“Our mining industry is not just ten companies, there are hundreds of companies that hope this industry will grow, mining also needs long-term certainty,” he said in an interview with CNBC Indonesia.

3. Anticipate the World Joins in Abandoning Coal

Meanwhile, according to him, the destination country for Indonesian coal exports is also one of the important factors for the sustainability of Indonesian coal. When the world is also transitioning energy to New and Renewable Energy (EBT), then Indonesia must also anticipate this.

“If we talk about coal, of course the important point is how we anticipate as the world’s largest coal exporter. So it is clear, the direction of the importing country in responding to the importing country’s commitment to EBT or emissions, as well as domestically, how NRE can be enlarged as well as how commitment to phase down coal power plants,” he said.

Singgih said the absorption of coal through the Increase in Value Added (PNT) will not replace the loss of export potential and also the decline due to the phase-down of PLN’s coal-fired power plant. As for the obligation plan in the Special Mining Business Permit (IUPK), in 2030 it will only absorb around 36 million tons for the Dimethyl Ether or DME project and others.

Therefore, with the conditions that will be faced in the future, Singgih is of the view that the government must take various strategic steps forward. Among them are:

First, the Ministry of Energy and Mineral Resources will immediately map the decline in coal use that will occur by China and India in the future, at least until 2025/2026.

Second, immediately map the total national coal production until 2025/2026, even if necessary the Mining Company’s Work Plan and Budget (RKAB) which is currently in 1 year, is pursued in 5 years.

“It’s hard, but it must be tried so that the company’s certainty in production and investment becomes clear. This is not only for business purposes and foreign exchange earnings, but the most important thing is related to avoiding damage to the mining environment which can stop when the production map is not clearly mapped,” he said.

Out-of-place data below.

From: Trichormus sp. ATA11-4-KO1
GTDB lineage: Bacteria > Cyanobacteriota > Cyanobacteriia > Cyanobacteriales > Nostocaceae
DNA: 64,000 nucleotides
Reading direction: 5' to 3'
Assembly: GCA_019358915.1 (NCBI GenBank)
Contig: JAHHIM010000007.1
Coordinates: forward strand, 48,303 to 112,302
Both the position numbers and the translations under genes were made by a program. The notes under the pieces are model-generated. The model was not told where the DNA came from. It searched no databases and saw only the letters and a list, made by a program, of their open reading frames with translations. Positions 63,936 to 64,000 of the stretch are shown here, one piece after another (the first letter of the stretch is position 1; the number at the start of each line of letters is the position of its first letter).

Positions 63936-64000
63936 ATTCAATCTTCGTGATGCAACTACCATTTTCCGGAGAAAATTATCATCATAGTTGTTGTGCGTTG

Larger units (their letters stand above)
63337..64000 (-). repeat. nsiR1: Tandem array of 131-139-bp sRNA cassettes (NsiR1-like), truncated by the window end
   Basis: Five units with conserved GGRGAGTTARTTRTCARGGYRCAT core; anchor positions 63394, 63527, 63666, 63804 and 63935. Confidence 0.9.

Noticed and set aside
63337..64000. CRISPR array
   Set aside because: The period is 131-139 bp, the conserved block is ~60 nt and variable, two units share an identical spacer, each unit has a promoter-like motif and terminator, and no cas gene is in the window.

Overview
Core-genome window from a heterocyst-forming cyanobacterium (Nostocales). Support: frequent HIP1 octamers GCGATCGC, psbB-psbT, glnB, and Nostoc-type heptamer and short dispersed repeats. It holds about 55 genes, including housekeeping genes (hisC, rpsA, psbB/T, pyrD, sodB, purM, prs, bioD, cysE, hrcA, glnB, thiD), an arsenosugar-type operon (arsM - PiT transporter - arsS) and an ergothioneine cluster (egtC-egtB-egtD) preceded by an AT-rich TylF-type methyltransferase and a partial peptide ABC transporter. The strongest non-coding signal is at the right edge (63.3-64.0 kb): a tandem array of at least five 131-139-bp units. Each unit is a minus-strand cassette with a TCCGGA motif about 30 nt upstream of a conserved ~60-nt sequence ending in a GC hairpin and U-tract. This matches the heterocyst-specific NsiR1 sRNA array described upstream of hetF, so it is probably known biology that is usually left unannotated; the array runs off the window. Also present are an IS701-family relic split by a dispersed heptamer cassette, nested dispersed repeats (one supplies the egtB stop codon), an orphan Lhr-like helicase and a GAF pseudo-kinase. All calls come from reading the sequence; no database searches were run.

Third, the governance of coal mines must be continuously improved, as well as the size of each mine zoning for export and domestic potential more clearly. Thus, it can become the basis for the Ministry of Energy and Mineral Resources in making the production plan and RKAB for the next 5 years.

4. Coal Downstream

Chairman of the Association of Indonesian Mining Experts (Perhapi) Rizal Kasli also briefly said that national coal consumption is expected to decrease by 175-190 million tons per year or equivalent to a reduction in income of Rp. 25 trillion per year if the power plant is completely stopped.

Therefore, according to him, the government is considered to have to accelerate the downstreaming of coal to replace the lost market.

“Until 2060, it is estimated that coal use will decrease by 175-190 million tons or around Rp. 25 trillion. The government must spur the growth of coal downstreaming,” he told CNBC Indonesia, quoted Thursday (11/11/2021).

He explained that domestic coal consumption globally is still small. Based on BP Statistical Review 2021 data, Indonesia’s coal consumption is only about 2.2% of the total share of world coal consumption, much lower than China which has a share of 54.3%, India 11.6%, and the USA 6. 1%.

“Indonesia is still far lower in its use of coal,” he said.

As a substitute for this loss of revenue from the coal sector, according to him, the government should look for an alternative source of Non-Tax State Revenue (PNBP) from other industries to support national development.

“This will also have an impact on reducing job opportunities, both direct and indirect workers, from coal mining. This must find a way out,” he added.

[Gambas:Video CNBC]

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PLTU Carbon Tax Ready to Run July 1, 2022, Are Emissions Sure to Drop?

(wia)